Complementary – and inexpensive – automobilia is everywhere, and oftentimes given to you without you realizing that it’s a potential collectible. The most meaningful pieces of automobilia in my collection are mainly the ones that I got for free. They’re significant, not because they didn’t cost me anything to buy, but because they represent a place I had visited, or a race or car show that I attended. These are the pieces that keep the memories of those events alive for years to come. Here’s just a sampling of some of the “free” automobilia items that make up part of my collection. Click on images for larger view.
One of the most popular promotional items that are given away at trade shows and many street-rod events are koozies. When folded, they don’t take up much space in a display cabinet, and can be stuff in a top-down model car for added display appeal.
I bought a packet of GTO Christmas cards at a GTOAA convention years ago, and saved a few to include in my collection of automotive-related greeting cards. Although they weren’t free, they were very inexpensive.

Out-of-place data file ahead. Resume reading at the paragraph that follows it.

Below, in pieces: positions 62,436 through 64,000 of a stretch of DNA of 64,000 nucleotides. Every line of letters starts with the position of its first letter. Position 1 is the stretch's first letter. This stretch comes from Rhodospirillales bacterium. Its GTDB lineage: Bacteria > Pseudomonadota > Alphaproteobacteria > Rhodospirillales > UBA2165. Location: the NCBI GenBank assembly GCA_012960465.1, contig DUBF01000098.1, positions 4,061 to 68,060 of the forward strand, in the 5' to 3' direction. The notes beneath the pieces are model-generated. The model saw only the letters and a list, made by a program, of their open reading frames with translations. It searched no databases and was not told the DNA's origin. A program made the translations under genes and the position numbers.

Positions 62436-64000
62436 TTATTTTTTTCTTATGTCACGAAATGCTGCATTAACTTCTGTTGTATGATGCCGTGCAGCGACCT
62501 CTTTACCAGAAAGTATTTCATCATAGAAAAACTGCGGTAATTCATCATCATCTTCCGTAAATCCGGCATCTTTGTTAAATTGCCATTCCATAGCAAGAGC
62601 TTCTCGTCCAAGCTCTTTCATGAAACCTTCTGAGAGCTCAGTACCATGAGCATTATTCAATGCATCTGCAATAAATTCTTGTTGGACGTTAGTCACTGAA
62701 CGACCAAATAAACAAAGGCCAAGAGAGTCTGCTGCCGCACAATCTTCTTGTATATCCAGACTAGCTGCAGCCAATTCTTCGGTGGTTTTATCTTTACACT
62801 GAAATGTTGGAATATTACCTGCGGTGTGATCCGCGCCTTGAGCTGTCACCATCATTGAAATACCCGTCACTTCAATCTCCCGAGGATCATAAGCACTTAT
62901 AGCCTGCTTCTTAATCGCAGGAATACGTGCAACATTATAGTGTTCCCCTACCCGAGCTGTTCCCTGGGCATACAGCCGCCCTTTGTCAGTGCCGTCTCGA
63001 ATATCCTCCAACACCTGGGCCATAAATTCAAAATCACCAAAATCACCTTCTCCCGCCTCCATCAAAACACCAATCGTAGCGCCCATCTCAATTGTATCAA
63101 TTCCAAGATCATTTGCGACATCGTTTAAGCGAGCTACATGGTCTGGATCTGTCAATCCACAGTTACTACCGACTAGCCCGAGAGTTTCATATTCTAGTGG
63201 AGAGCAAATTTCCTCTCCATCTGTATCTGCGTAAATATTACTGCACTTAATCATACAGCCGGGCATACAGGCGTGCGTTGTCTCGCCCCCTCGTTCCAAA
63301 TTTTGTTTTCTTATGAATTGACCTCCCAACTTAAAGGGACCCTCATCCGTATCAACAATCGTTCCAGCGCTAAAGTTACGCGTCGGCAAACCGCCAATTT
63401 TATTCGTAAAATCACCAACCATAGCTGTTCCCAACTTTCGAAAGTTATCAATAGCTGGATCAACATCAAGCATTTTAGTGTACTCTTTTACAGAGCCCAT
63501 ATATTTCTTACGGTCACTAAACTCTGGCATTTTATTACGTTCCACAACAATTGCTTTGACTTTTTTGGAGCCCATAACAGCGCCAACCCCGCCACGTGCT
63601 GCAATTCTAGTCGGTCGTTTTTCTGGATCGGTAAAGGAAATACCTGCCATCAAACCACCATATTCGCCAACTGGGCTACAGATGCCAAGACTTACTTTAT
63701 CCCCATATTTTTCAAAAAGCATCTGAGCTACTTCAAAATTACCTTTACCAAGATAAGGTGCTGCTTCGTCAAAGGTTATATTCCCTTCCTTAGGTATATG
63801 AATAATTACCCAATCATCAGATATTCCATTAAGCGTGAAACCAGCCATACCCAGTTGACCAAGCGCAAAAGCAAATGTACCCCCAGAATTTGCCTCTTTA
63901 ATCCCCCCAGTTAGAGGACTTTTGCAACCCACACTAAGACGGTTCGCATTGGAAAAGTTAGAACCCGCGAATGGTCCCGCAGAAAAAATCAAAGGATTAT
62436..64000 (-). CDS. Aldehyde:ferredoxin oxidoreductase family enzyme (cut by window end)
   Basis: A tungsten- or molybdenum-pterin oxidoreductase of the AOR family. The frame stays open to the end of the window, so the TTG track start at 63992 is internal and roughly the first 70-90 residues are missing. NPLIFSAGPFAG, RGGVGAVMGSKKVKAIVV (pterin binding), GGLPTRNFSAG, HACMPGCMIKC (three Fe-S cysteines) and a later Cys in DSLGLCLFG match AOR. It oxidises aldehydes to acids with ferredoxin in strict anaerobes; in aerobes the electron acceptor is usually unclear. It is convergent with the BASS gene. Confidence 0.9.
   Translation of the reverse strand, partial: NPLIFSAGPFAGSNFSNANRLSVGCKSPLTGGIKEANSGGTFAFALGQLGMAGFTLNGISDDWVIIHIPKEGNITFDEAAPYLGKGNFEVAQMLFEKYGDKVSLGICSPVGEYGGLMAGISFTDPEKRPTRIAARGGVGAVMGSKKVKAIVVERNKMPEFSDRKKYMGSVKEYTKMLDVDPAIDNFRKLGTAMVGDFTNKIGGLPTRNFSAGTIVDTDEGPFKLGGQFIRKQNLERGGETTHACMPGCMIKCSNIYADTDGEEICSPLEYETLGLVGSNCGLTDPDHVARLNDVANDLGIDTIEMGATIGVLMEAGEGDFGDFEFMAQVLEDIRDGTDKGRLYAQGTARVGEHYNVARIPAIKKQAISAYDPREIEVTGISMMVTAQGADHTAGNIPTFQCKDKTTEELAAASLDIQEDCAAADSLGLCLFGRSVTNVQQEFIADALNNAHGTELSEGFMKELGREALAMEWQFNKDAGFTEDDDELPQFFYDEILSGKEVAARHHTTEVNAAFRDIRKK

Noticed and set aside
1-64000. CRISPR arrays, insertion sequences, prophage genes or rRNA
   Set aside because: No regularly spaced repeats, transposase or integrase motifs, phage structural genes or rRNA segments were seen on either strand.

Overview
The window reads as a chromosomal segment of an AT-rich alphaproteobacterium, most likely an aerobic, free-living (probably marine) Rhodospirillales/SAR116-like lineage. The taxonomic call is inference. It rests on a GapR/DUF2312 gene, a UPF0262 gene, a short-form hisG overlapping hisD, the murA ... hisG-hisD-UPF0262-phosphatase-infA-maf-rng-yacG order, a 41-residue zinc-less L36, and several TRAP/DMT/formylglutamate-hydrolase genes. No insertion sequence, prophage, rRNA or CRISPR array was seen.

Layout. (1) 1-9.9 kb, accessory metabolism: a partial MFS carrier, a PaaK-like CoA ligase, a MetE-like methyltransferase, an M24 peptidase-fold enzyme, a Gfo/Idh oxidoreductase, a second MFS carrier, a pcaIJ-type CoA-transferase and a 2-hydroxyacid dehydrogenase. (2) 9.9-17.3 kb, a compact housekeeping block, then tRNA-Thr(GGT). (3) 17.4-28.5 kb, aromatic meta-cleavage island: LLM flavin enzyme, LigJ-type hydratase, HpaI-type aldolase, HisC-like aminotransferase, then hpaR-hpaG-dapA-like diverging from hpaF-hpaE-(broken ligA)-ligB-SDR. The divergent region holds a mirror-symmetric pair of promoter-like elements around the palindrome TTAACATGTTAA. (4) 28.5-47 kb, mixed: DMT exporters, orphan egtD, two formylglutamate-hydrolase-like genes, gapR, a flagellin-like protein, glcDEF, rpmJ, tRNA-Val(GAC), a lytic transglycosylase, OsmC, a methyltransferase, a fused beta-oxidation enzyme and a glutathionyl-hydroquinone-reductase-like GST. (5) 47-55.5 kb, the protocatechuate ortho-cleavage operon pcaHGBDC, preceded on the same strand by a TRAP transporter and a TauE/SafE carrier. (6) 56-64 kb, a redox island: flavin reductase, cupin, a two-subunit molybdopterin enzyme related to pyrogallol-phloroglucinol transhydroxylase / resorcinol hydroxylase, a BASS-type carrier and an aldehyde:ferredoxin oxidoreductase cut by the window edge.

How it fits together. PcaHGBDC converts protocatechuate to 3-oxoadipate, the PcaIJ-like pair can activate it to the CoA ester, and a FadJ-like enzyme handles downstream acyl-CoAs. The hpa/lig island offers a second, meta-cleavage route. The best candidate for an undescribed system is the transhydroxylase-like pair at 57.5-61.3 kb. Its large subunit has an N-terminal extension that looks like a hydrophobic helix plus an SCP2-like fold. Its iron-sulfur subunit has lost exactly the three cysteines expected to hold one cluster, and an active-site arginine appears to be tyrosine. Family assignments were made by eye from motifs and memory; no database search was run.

I don’t recall where I got this vinyl Corvette pouch, but I liked it so much it immediately went into my display cabinet for safe keeping. I’ve also seen promotional pouches with other manufacturer’s emblems on them.
In the early years of the New Beetle, Volkswagen had injection molding machines on site at all the major auto shows and gave away these plastic models. Each car model is actually a pencil holder.
I picked up this 76 Gasoline antenna ball at their booth during the annual SEMA convention in Las Vegas. NASCAR races are the other venues where promotional items such as these are given away.
When visiting Monaco several years ago, I bought a bunch of vintage Grand Prix postcards from a street vendor, which he then handed back to me in this plastic bag. While it may be a peculiar thing to collect, to me it’s a pleasant reminder of a wonderful European vacation. Like they say, the best things in life really are free!
Artsy gift shops, like the one I once walked into in NYC’s Greenwich Village, are a wonderful resource for unique postcards and greeting cards. I found this Delahaye postcard at that shop, which cost me all of 65 cents.
What better way to keep the memory alive of an event that you’ve attended than by preserving the ticket stub from that event. Even after 38 years, my ticket stub from the 1980 U.S. Grand Prix at Watkins Glen still looks new. This was the year I sat above the Lotus pit – being close to the great Colin Chapman was an unforgettable experience, which this ticket stub never lets me forget.